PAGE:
Embracing the Imperfect

“Although if I should wish to boast, I would not be foolish, for I would be telling the truth. But I refrain, so that no one may think more of me than what he sees in me or hears in me because of the abundance of the revelations. Therefore, that I might not become too elated, a thorn in the flesh was given to me, an angel of Satan, to beat me, to keep me from being too elated. Three times I begged the Lord about this, that it might leave me, but He said to me, “My grace is sufficient for you, for power is made perfect in weakness.” I will rather boast most gladly of my weaknesses, in order that the power of Christ may dwell with me.” (2 Corinthians 12:6-9)

We all have things that we could boast about without looking foolish. Maybe you’re one of the most brilliant surgeons in the country and have helped heal countless other people…or animals, if a veterinary surgeon. Maybe you’re an awesome cook. Or have a beautiful singing voice. Our gifts are countless. And, yes, since He gave you these gifts in the first place, He also uses them to heal the sick, feed the hungry, and bring joy to many.

But, guess what?

That surgeon is also late to every appointment. The cook is nipping the cooking sherry while whipping up the filet mignon. And the singer is dyslexic. Sort of makes all of their accomplishments that much more awe-inspiring, doesn’t it?

And that’s the point.

God doesn’t just use our gifts. He uses our imperfections, too. If everything ran smoothly all of the time, would we notice His miracles? Would we understand that it’s all about Him and not about us? If we were all perfect in every way, would we even think to worship God? So He uses our imperfections. He uses them to further His Kingdom. When we, who are broken, are made whole through Christ, it forces the unbeliever to take notice. Sure, they may scoff and sneer, especially if we give the credit where it’s due for our success. But they notice the accomplishment. And are amazed at the adversities overcome to achieve that success. They may not suddenly become believers. But there’s a seed planted. And God will cause it to bloom in His own time.

Do you notice something though? Despite whatever He helps us to accomplish in our lives, those thorns never really go away. I may be a minister, a writer, an artist and a homesteader. But I am also a survivor of child molestation, an eternal procrastinator and I’m perpetually running late, running behind. I’m terrified of flying. I deal with depression and anxiety, low self-esteem and confidence issues, acid reflux, Chronic Fatigue Syndrome, Irritable Bowel Syndrome, Obsessive Compulsive Disorder, Obsessive Compulsive Psychological Disorder, and Chronic Epstein-Barr. I’m showing you my brokenness…and thanking Him for all of it: the gifts and the thorns. But especially the thorns. Because that’s what people need to see. Those thorns are blessings in disguise. And there are others with those same thorns in their sides who need to hear that they are not alone. So, whatever adversities you are working with, thank Him.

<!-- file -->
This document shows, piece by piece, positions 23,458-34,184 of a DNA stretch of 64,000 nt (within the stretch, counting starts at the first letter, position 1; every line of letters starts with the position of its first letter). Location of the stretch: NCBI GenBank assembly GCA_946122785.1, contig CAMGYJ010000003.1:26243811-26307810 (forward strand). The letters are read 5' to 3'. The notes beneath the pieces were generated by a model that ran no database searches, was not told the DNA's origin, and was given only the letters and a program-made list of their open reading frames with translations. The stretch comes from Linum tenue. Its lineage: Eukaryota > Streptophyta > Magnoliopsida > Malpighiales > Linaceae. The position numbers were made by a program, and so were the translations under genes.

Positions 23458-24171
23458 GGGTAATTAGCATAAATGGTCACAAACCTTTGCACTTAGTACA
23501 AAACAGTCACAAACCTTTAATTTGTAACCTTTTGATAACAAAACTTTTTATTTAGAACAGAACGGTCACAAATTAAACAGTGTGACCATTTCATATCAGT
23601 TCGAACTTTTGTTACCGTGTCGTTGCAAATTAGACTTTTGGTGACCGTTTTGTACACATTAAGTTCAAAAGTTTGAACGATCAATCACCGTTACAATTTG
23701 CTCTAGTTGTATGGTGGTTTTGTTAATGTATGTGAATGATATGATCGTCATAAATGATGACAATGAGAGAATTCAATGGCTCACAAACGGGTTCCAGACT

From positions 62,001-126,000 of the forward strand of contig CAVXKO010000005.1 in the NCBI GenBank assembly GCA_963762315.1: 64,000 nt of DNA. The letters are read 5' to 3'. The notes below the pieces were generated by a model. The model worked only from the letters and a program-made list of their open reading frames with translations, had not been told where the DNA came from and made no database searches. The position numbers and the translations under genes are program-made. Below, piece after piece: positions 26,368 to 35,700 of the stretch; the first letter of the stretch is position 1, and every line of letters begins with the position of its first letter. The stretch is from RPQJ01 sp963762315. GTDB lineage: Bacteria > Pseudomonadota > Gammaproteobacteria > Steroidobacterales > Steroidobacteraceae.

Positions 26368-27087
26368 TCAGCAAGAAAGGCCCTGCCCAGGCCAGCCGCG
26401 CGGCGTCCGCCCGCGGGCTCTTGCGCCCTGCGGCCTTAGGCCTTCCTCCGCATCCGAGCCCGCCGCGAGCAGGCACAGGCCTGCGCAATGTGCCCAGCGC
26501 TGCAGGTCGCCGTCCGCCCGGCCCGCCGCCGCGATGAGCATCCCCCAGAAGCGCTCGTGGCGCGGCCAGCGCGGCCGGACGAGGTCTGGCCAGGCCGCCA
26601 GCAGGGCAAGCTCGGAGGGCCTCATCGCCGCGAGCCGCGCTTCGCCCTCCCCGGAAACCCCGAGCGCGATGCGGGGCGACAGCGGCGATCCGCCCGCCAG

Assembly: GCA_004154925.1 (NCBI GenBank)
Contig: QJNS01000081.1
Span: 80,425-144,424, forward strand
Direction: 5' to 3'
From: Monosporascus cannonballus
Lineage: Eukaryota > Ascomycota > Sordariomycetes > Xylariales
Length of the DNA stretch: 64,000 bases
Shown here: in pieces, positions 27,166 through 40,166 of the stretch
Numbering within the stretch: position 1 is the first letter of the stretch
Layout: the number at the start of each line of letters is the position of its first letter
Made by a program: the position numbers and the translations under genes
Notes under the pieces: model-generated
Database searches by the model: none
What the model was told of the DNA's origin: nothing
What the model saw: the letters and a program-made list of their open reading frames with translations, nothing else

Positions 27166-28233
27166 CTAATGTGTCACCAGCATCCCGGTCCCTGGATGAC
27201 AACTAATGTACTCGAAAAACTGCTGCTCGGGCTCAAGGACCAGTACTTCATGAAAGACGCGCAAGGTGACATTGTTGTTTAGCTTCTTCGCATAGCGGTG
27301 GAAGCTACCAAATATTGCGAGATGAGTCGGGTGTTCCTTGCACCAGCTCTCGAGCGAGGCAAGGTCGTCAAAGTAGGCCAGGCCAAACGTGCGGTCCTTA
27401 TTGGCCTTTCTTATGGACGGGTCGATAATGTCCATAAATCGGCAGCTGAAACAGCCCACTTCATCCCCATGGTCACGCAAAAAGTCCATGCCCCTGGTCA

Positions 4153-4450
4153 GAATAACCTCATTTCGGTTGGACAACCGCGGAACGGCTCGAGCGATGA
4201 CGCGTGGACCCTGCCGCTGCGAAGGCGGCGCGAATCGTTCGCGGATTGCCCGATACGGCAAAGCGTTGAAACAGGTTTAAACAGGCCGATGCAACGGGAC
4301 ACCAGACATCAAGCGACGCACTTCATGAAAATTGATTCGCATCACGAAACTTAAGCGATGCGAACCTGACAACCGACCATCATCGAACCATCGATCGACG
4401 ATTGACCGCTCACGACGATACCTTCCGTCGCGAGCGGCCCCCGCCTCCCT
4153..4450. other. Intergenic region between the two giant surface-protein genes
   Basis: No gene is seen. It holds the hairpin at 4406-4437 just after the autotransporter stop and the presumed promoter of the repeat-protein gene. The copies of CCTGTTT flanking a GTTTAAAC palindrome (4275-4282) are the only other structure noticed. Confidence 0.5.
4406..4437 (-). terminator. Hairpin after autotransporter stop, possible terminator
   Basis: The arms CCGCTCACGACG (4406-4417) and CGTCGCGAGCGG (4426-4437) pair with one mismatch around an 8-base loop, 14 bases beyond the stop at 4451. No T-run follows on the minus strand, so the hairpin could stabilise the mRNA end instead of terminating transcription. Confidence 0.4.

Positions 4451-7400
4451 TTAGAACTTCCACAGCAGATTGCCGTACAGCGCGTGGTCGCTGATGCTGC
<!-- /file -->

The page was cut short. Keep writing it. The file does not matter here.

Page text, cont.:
Because there’s a silver lining behind that cloud. There always is.

May God bless you & keep you!

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A-a-a-Achoo!

“Remember to keep holy the Sabbath day. Six days you may labor and do all your work, but the seventh day is the Sabbath of the Lord, your God. No work may be done then either by you, or your son or daughter, or your male or female slave, or your beast, or by the alien who lives with you. In six days the Lord made the heavens and the earth, the sea and all that is in them; but on the seventh He rested. That is why the Lord has blessed the Sabbath day and made it holy.” (Exodus 20: 8-11)

Inevitable, I guess, that I should catch the same head cold as is floating around the museum. Also inevitable that it should be slowly evolving into laryngitis. “Inevitable” because laryngitis seems to be the plague of all singers.

You sing.

You get sick.

You lose your voice.

Granted, I’m not singing “pro” anymore. Or even semi-pro. So this doesn’t really affect me on any professional level. But the vox always takes the hit. Regardless. You’d think, given my voice doesn’t get the same routine workout it received when I sang in bands, that I might avoid the laryngitis once in a while. But, apparently, it doesn’t work that way.

And all of this nonsensical gibberish has nothing to do with the fact that I’m sitting here on the Sabbath using my “other” voice, the voice of a writer…and, technically, WORKING.

It doesn’t feel like work. It feels like fun.

Does that count?

Probably not…

However, I am rejoicing to be back at the keyboard. Blessed be the Name of the Lord. And, while I lament this illness that keeps me away from serving Communion this morning (I am scheduled), I also appreciate that His plan is greater than mine. He knows I have a cold. He knows some part of me is rundown and has been ignoring that “rundown”, stressed out state for quite some time now. He also knows that my heart is rejoicing to be back serving Communion–and Lectoring–again but, I believe in my heart, He is reminding me what happens when we neglect our health–mental, emotional, physical and, yes, spiritual. We get hit with dis-EASE. (You can take the girl out of the holistic health sector but you can’t take the holistic health out of the girl…) Just as each of us is a part of the body of Christ, so, too, does our own physical body have many parts…parts that need care, rest, and respect. When we neglect any part of ourselves, it causes a breakdown on all of these levels. Time constraints, and the current compromises of some core values, have caused this breakdown. It is time to put it right. And come up fighting.